Facebook helps, hinders high-school reunions
Paula Sokol and some classmates tried a few times to arrange a 30-year reunion this year for their Sacred Heart High School Class of 1981, yet their attempts fell through. On one planned date, only a handful of people showed up.
Sokol, 47, of Morningside said she felt disappointed by the lack of her classmates' enthusiasm for a reunion. She sensed that people's involvement on Facebook -- the popular social-networking site with more than 800 million active users -- dampened many people's interest because they already were in touch and caught up with classmates.
How, she thought, could an online connection replace seeing people in person?
"I want to see what you look like ... to sit down and actually talk," says Sokol. "It's being in the same room with somebody. ... It's a fun night to get together with people you were friends with 30 years ago."
Facebook has revolutionized the way we communicate -- and class reunions have changed because of it. Some people keep in close touch electronically with almost daily updates online, so they don't feel compelled to buy a ticket and travel across town -- or across the country -- to see former classmates. For others, enthusiasm for an event that's promoted among friends on Facebook can be the tipping point in making the decision to attend.
Edith Wagner, editor of Reunions Magazine, has heard both sentiments from her readers. She doesn't understand why someone would find Facebook to be a replacement for seeing people in person.
"You can't do hugs on Facebook," says Wagner, whose magazine is based in Milwaukee. "For people who use it as an excuse not to go, they were probably unlikely to go anyway."
Wagner has heard that Facebook reduces reunion attendance more with younger graduates for 10- and 15-year reunions. Older people, who spent a much longer time in the pre-Facebook era, seem more likely to approach reunions the old-fashioned way.
Some reunion organizers thank Facebook for helping them find classmates and plan their events.
Carrie Wise, a 1991 graduate of North Allegheny High School in McCandless, helped spearhead the 20-year reunion held in July. The two-day event, which featured an adults-only cocktail evening on Friday and a family picnic on Saturday, drew a little more than 100 people from a class of more than 500. Organizers found most of these people on Facebook, Wise says. The rest heard through word of mouth.
Wise, 38, didn't get the impression that people who didn't attend the reunion used Facebook as a substitute.
"The feedback that we got from those who didn't want to attend was that they were no longer locals and it wasn't convenient," says Wise, who now lives in the Harrisburg area.
Facebook buzzed with friending after the reunion, says Wise, who added more than 50 friends to her network.
Margie Tardivo, a 1976 graduate of Apollo-Ridge High School, says her 35-year reunion this summer at a classmate's farm would not have happened without Facebook. Of the 30 to 40 people who came, most had been in contact with each other on Facebook.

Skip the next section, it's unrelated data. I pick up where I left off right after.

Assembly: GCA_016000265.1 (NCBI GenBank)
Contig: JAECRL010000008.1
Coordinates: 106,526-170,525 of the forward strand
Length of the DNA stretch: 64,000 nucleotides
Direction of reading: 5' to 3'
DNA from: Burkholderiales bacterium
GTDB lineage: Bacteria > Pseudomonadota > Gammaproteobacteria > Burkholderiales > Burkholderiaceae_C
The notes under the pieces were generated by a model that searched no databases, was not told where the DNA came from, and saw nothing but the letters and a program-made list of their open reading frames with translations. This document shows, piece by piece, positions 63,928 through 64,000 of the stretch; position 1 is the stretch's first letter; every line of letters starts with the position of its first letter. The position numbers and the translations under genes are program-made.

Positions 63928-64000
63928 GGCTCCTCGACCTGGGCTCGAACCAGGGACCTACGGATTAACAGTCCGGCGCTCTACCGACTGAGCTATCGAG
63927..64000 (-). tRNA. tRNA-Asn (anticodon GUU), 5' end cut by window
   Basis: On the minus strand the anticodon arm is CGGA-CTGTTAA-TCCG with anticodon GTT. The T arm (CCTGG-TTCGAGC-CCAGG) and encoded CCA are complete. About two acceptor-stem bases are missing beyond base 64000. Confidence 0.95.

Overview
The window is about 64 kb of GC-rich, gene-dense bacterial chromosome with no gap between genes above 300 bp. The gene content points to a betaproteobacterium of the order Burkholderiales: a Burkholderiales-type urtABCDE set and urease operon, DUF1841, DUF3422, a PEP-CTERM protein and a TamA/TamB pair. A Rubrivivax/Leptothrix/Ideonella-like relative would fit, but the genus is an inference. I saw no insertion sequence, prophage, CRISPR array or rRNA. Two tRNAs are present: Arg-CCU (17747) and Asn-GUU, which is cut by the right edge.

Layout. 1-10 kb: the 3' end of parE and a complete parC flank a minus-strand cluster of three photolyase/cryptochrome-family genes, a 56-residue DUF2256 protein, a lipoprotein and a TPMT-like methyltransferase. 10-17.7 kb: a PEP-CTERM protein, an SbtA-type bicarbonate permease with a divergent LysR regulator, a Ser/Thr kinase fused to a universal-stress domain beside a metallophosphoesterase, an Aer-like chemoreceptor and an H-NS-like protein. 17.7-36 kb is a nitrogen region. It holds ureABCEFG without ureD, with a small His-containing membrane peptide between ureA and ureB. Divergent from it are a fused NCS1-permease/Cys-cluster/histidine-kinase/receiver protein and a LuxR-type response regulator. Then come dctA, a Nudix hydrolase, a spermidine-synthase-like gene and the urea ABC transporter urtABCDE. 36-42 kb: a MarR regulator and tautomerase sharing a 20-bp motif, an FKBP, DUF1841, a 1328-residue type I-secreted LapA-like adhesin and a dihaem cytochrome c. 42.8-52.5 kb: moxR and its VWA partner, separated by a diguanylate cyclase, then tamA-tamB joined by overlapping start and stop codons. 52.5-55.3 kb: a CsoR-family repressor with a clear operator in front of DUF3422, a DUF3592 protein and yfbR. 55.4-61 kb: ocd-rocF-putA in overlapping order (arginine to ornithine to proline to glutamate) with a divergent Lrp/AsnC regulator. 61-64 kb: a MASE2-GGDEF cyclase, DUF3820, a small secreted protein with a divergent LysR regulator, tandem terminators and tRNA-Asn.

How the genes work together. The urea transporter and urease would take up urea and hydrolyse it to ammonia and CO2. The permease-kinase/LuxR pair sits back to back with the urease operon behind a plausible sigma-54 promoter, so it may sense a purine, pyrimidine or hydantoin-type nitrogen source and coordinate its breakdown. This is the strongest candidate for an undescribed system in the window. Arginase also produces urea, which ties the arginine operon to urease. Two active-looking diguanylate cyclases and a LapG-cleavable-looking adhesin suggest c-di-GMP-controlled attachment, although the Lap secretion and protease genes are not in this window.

"Some couldn't be there for other reasons ... not because they got their fill on Facebook," says Tardivo, who lives in Washington Township, Westmoreland County. "Facebook seemed to bring us together."
Colleges and their alumni associations are facing some Facebook-related changes, too. At Seton Hill University in Greensburg, officials say the website's influence has been positive. Many graduating classes are forming Facebook pages to stay connected.
Facebook gives the alumni association an opportunity to enhance their traditional communication with graduates, says Louise Lydon, director of national alumni relations for Seton Hill.
"It becomes a mechanism by which we are complementing our efforts to get people to pay attention to what's going on at the university," she says. "It gives them additional reasons to come back. I absolutely feel like it has been a real advantage for us."
For high-school and other class reunions, the companies that traditionally worked as planners are facing uncertainty. A key role of reunion companies has been tracking down people -- but now, many classmates are doing that for free on Facebook.
Jonathan Miller -- owner of Reunited.com, a reunion company based in Evergreen, Colo. -- says Facebook has cost his 21-year-old business a lot of clients.
"People are saying they don't need a reunion company because we have Facebook," Miller says.
Miller is trying to reform his business and stay relevant through the changes by downgrading the company's involvement. He works as a resource and partner of the reunion committee and provides special touches like name tags with senior photos, a slide show or a class picture.
The future of the industry, and the class reunion itself, is uncertain, says Wagner of Reunions Magazine.
"Everything is going to be different. We just don't know what it's going to be," she says. "I think this is a very fluid situation, and we're learning how to deal with it."
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